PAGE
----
Alright, so let’s dig a little deeper into the story – has it been an easy path overall and if not, what were the challenges you’ve had to overcome?
Definitely not a smooth road to say the least, but I wouldn’t take it back for anything. In the seven years I’ve been doing stand up I’ve learned so much on and off stage primarily from failing. Stand up is weird because you have to do bad a lot to figure out what works for you. So pushing through strings of bad shows, learning how to navigate the scene and still wanting to get better through all of that takes its mental toll. A lot of the time you don’t know what’s going on and how you’re being perceived and you end up being too hypercritical of yourself. So I’d say the biggest struggle was ultimately trusting myself and not overthinking it. Once I stopped overthinking was when other comics that I looked up to started telling me I was funny. The other challenge would be balancing your own personal life with constantly working. A lot of times working comics have a day gig and then we do shows at night. Throw a girlfriend or family obligations on top of all that and you find yourself overwhelmed before you know it.

As you know, we’re big fans of you and your work. For our readers who might not be as familiar what can you tell them about what you do?
I’m a working comic, or in other words, I tell jokes to strangers wherever they pay me. In terms of being known, I would say the general public has no idea who I am haha. But if you’re a comic, a booker or just on the scene in the tri-state area, you might know me. Throughout this journey, I’d say I’m most proud of approaching stand up as the art form it really is and putting in the man hours of learning how to write jokes that reflect my intellect and also who I am, what I’ve experienced and what I come from. I think what sets me apart is also how I try to approach writing and telling my jokes. Being that I was born in 94 with young parents hip hop was car seat music for me so learning how to digest and decode what was being said and ultimately learning how to say the most with the least influences my writing for sure. As for how I perform, I never wanted to be a physical comic, sound like I’m reading off a piece of paper or sound like I’m just talking at you. I just want everyone to feel like they’re hanging out with me, so I just try to keep it conversational and let the writing do the heavy lifting. My dad is a barber by trade and I’ve seen him have a whole barbershop laughing while he was sitting in his chair so I always just try to replicate that on stage. Hanging out in the barbershop.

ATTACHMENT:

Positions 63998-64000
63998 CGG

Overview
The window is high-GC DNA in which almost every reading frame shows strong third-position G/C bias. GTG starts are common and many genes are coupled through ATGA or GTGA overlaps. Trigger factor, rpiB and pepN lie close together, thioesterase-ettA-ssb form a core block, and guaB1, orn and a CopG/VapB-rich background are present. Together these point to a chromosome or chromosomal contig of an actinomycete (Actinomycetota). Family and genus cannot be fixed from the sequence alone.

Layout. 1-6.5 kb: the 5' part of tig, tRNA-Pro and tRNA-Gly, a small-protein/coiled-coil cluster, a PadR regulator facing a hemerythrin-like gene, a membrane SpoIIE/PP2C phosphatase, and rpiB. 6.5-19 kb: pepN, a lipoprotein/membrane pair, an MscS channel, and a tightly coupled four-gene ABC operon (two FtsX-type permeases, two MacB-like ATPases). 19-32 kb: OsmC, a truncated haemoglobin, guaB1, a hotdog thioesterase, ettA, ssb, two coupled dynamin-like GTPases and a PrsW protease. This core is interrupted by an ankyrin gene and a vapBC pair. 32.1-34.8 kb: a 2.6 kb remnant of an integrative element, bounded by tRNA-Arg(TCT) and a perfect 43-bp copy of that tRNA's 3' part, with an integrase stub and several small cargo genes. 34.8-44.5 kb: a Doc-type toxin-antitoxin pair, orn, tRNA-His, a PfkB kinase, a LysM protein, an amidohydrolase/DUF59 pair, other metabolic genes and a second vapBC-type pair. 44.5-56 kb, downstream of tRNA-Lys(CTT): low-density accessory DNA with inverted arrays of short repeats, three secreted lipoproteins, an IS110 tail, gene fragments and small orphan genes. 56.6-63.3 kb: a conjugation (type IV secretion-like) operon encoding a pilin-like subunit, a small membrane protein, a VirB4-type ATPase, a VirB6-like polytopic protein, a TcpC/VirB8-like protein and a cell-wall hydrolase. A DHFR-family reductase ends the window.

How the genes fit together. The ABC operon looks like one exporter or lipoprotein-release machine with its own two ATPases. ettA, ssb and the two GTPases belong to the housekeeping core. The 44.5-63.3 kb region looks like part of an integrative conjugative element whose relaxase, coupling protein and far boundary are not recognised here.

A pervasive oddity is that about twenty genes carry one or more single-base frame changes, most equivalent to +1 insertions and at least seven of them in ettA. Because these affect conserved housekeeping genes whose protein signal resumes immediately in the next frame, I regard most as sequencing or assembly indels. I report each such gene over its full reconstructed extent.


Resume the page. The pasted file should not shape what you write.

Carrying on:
Are there any apps, books, podcasts, blogs or other resources you think our readers should check out?
My favorite books ‘Steal Like an Artist’ by Austin Kleon and ‘Confessions of a Sociopath: A Life Spent Hiding in Plain Sight’ by M.E. Thomas. As for podcasts, it would be The Joe Budden Podcast, Brilliant Idiots and No Need For Apologies.

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Image Credits:

Brian Hughes JT Anderson Gordon Baker Bone